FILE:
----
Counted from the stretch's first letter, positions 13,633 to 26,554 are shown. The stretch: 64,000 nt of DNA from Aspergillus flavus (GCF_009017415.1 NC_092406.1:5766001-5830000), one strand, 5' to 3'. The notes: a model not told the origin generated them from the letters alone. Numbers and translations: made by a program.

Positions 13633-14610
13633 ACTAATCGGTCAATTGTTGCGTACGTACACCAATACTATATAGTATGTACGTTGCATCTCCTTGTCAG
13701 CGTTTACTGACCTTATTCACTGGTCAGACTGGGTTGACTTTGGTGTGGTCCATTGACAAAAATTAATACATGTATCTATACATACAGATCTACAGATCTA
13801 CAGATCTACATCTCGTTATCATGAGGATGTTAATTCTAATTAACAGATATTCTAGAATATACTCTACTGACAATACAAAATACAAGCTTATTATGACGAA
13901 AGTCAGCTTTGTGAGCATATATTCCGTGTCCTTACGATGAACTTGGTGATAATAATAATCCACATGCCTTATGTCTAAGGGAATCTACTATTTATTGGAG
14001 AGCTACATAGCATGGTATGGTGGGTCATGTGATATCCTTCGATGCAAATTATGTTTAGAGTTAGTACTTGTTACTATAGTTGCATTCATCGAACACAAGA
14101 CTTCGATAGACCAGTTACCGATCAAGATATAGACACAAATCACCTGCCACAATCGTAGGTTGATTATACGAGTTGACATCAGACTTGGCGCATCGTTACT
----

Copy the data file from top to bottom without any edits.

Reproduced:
Counted from the stretch's first letter, positions 13,633 to 26,554 are shown. The stretch: 64,000 nt of DNA from Aspergillus flavus (GCF_009017415.1 NC_092406.1:5766001-5830000), one strand, 5' to 3'. The notes: a model not told the origin generated them from the letters alone. Numbers and translations: made by a program.

Positions 13633-14610
13633 ACTAATCGGTCAATTGTTGCGTACGTACACCAATACTATATAGTATGTACGTTGCATCTCCTTGTCAG
13701 CGTTTACTGACCTTATTCACTGGTCAGACTGGGTTGACTTTGGTGTGGTCCATTGACAAAAATTAATACATGTATCTATACATACAGATCTACAGATCTA
13801 CAGATCTACATCTCGTTATCATGAGGATGTTAATTCTAATTAACAGATATTCTAGAATATACTCTACTGACAATACAAAATACAAGCTTATTATGACGAA
13901 AGTCAGCTTTGTGAGCATATATTCCGTGTCCTTACGATGAACTTGGTGATAATAATAATCCACATGCCTTATGTCTAAGGGAATCTACTATTTATTGGAG
14001 AGCTACATAGCATGGTATGGTGGGTCATGTGATATCCTTCGATGCAAATTATGTTTAGAGTTAGTACTTGTTACTATAGTTGCATTCATCGAACACAAGA
14101 CTTCGATAGACCAGTTACCGATCAAGATATAGACACAAATCACCTGCCACAATCGTAGGTTGATTATACGAGTTGACATCAGACTTGGCGCATCGTTACT